In essay writing, analysis includes developing an argument or thesis to examine, researching competing theories and points of view, and then explaining these using definitions, comparison and contrast, and other analytical strategies. To support his thesis, the writer chooses the point of view that best explains his own theory from examples drawn from his research. His conclusions explain why his theory is better for examining the argument.
When done well, analysis invites readers into public discourse by introducing them to a focused body of information and examples. Analysis has two elements. The first is to break an argument or thesis down into its parts. The second is to describe and discuss the parts.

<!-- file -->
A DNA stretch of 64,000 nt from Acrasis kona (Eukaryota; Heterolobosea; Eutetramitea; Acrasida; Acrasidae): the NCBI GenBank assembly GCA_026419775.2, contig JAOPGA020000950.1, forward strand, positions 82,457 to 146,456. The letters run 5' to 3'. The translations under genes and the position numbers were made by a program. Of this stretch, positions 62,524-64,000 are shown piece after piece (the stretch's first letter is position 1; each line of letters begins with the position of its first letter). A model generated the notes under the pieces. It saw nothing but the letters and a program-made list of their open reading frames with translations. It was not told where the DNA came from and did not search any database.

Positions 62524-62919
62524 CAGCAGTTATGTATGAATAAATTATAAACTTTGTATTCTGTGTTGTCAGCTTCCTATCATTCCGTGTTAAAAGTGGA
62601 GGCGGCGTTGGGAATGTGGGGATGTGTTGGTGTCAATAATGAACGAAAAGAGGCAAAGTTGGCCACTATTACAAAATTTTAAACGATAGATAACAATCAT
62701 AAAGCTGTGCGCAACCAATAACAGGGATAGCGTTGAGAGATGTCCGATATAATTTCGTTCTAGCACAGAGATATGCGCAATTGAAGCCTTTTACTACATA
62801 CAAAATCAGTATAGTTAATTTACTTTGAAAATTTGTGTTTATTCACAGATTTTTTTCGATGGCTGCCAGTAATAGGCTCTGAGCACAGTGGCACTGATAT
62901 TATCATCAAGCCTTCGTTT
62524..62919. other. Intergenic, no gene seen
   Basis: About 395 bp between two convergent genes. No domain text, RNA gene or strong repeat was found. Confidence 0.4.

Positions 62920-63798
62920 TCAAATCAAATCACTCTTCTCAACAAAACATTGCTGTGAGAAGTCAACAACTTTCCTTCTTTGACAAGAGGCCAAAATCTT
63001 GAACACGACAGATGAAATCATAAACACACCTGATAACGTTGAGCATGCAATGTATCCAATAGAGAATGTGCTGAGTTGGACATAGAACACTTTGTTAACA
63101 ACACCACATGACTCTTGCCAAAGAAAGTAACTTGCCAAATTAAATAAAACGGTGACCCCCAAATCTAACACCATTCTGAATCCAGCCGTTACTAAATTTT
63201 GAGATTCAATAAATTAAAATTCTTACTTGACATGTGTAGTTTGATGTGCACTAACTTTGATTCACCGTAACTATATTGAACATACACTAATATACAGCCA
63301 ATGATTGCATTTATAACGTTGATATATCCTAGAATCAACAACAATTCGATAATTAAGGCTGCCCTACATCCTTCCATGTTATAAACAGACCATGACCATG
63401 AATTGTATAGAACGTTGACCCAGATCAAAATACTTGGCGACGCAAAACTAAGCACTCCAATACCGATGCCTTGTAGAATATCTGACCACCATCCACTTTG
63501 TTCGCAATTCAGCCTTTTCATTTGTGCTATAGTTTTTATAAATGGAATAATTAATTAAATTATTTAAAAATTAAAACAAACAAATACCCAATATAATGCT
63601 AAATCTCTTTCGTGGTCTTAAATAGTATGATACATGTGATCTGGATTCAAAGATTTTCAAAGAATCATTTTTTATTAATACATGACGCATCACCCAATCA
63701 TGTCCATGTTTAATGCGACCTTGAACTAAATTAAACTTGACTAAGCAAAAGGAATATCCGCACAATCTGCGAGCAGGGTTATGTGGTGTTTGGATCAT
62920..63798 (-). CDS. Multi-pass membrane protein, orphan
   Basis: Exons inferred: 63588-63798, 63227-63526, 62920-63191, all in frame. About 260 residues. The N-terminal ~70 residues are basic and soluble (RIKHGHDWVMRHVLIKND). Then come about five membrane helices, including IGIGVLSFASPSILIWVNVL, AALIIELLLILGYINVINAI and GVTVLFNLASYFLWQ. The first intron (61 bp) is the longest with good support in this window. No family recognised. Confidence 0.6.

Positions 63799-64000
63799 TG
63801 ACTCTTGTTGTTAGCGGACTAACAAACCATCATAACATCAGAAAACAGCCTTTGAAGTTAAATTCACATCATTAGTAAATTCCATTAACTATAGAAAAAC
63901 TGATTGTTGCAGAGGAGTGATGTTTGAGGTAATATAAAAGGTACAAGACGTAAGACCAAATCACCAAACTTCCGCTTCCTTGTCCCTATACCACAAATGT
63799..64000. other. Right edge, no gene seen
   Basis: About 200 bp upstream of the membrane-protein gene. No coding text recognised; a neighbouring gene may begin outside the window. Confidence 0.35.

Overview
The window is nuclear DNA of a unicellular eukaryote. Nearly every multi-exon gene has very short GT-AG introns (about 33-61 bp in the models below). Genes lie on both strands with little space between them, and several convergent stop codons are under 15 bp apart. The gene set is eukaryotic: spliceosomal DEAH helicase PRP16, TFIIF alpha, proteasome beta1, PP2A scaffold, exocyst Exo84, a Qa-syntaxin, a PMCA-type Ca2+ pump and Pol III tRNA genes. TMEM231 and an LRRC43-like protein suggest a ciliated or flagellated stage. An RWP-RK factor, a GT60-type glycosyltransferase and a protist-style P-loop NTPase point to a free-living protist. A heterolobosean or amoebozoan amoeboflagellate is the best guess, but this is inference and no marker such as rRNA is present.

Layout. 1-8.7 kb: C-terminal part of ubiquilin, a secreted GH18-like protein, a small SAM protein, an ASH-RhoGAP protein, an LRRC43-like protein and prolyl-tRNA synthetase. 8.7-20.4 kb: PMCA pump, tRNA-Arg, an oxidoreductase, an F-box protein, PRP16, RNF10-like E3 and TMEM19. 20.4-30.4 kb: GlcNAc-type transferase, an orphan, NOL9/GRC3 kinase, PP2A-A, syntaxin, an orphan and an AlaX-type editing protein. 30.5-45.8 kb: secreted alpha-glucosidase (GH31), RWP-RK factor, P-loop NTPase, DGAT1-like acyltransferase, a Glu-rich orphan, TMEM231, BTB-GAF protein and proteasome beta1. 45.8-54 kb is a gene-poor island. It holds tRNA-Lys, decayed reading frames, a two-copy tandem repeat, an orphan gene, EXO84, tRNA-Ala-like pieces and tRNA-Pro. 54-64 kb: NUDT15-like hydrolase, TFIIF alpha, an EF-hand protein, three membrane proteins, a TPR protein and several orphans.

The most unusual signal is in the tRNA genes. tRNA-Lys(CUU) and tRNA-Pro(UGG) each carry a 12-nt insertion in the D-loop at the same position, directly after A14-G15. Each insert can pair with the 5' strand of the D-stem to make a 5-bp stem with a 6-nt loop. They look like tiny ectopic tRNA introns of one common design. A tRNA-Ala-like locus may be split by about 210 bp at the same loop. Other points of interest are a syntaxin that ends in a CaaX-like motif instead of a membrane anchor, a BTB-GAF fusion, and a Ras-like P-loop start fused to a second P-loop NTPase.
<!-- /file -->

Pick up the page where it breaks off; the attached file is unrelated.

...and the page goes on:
In order for readers to understand the writer’s stance, he summarizes prevailing opinions to provide context for the issues surrounding his thesis. To establish his intellectual honesty, the writer treats competing opinions fairly, using representative examples to explain them. After establishing this background for his readers, the writer chooses a theory that explains his stance and then supports his claims with direct evidence from research. To persuade readers that his stance is valid, the writer must arrange his analysis to the best effect to make his point.